As part of the celebration of LGBT history month, we’re using cemeteries as a starting point to talk about historical people who have links to being LGBT. Today we examine the question mark that lingers over Cardinal Henry Newman.
In 2008 Newman was venerated under direct orders from the Congregation of Saints. For this, they requested Newman’s remains to be exhumed and reinterred in the Birmingham Oratory. Great for him and his legacy perhaps, but not so when you consider one of his last wishes whilst he was the other side of the soil:
“I wish, with all my heart, to be buried in Father Ambrose St John’s grave – and I give this as my last, my imperative will.”
St John is integral here, because for decades question marks over the relationship he had with Newman has been the subject of debate. Concerned that after his death he’d be transferred to a mausoleum post mortem, Newman used terms such as ‘confirm’, ‘insist’ and ‘command’ that he be buried with St John.
Newman was one of the last Romantics; a few years younger than the likes of Keats and Shelly and in age where emotions were kept firmly behind closed doors, he would openly display emotion, such as weeping at the grave of his mother or at the funeral of his friend Henry Wilberforce. It was certainly not uncommon for two men to have intense friendships in the 19th century but, according to Peter Tatchell, who in an article in the Guardian in 2008 claimed that insiders in the Catholic Church sanctioned the exhumation, in part, to quash any rumours that the relationship between the two men was homosexual.
Newman and John were both Catholics; Newman being a Cardinal and St John a priest. They were lifelong friends, meeting at Westminster School and for the last 30 years of St John’s life at least, shared accommodation with each other. Newman was born in the City of London in 1801, the eldest of three sons. At the age of 15 his Classics teacher from his school lent him some Calvinist books which coincided with a spiritual awakening which left no doubt to his beliefs; in his own words his belief in God was ‘more certain than that I have hands or feet’.
Newman became involved with the Oxford movement after becoming an Anglican priest upon graduating (by the skin of his teeth, mind, after suffering a nervous breakdown and just-about scraping a 2:2 in Classics) and latterly converted to Catholicism after he became concerned that a number of heretical concepts from earlier centuries were being seen in literature and worship of the day. Living a quasi-monastic life in Littlemore, Oxford, and no doubt influenced by St John’s conversion a month before, he became a Catholic priest and was received into the church by the Blessed Dominic Barberi in Rome, 1845.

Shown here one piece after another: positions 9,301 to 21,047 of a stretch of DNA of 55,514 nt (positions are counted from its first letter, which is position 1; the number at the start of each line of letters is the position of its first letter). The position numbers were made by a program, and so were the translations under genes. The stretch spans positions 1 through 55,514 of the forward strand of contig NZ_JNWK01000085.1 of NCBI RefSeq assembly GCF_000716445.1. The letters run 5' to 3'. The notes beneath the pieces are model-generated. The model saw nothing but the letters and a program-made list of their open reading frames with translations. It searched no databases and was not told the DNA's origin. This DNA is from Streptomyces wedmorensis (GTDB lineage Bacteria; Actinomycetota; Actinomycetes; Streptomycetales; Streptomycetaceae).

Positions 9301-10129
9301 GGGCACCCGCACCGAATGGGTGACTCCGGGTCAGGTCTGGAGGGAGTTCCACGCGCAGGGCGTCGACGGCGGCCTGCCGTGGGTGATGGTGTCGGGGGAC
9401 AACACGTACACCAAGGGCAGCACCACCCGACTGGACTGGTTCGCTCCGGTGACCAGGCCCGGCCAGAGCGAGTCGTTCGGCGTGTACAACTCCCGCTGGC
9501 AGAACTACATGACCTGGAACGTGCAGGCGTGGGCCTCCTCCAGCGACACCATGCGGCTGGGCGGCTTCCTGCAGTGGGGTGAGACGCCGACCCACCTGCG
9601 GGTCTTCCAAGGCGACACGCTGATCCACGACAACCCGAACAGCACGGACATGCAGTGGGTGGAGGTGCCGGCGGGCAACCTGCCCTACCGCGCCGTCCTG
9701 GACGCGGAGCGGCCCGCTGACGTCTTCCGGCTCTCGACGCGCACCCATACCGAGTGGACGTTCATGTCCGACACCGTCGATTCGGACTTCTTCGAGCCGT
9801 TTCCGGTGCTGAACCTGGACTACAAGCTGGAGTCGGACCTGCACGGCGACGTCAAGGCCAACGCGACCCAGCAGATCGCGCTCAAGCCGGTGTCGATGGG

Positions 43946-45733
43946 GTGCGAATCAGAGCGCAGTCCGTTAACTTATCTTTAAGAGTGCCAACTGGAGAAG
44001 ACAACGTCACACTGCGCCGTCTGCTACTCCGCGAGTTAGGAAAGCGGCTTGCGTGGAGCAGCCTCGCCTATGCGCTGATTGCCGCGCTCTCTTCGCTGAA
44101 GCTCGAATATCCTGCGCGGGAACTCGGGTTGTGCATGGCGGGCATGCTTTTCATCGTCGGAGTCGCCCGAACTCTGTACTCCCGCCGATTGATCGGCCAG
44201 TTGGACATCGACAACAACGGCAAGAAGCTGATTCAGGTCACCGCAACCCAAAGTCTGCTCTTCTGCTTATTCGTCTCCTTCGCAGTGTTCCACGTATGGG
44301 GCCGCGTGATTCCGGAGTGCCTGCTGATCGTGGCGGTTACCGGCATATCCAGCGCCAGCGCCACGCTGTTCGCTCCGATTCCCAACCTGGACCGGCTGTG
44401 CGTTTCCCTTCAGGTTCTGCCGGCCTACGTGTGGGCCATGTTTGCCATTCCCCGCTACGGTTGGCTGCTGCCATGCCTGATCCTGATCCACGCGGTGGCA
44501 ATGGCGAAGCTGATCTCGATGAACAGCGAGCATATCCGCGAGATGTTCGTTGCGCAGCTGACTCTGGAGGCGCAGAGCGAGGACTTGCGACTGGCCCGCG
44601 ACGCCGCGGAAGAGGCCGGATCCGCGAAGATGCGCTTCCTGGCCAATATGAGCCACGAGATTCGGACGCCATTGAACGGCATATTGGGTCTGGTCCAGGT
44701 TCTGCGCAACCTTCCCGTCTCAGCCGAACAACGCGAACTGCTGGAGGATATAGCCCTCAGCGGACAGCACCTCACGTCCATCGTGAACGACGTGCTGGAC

Ostracised by many family and friends, his closeness to St John was important. With St John, they converted a gin distillery close to Birmingham town centre into a chapel, with the Oratory then moving to the suburb of Edgbaston. A man of tireless work ethic, including 56 crossings between his home and Dublin where he was asked to help found University College Dublin (considering he was in his 50’s at the time and Easyjet was not to exist for at least another century).
In 1875 St John died, and Newman felt responsible for his death, citing that perhaps he had overworked him to an early grave. Writing of his death at the time, the melancholy Newman wrote “I have ever thought no bereavement was equal to that of a husband’s or a wife’s, but I feel it difficult to believe that any can be greater, or anyone’s sorrow greater, than mine.”
“While we need to be careful about making stereotyped assumptions, it is true to say that the Cardinal was not exactly macho. In his portraits, he looks quite camp. His soft, gentle, effeminate demeanour is typical of what we often associate with some gay.
“To be fair and to err on the side of caution, given both men’s rather orthodox religious beliefs, they probably did not have a sexual relationship. It is likely that they had a gay orientation but chose to abstain from sex.” said Tatchell.
In 2008, permission was given to exhume the long dead Cardinal. Many were shocked an a poll of the time suggested 82% of people would rather he be left where he was, but upon opening the grave, bar coffin handles and his name plate, virtually nothing was left of him – never truer were the words ‘thou art dust and unto dust thou shalt return’. This posed an interesting problem because an exhumation can’t happen without a body; however, hair fragments were gathered and are now housed in a shrine in his beloved Oratory.
Now, peering down the telescope of time we could easily perhaps lay claim that the relationship between these two men was more than just platonic. As all priests vow, Newman himself was celibate but is it possible to erase all feelings of tenderness? And was he actually gay? We’ll of course never know and there is evidence he had connections with others too, but I think we should at least entertain the possibility he may have been and dispense with the historical refusal/disdain of times past.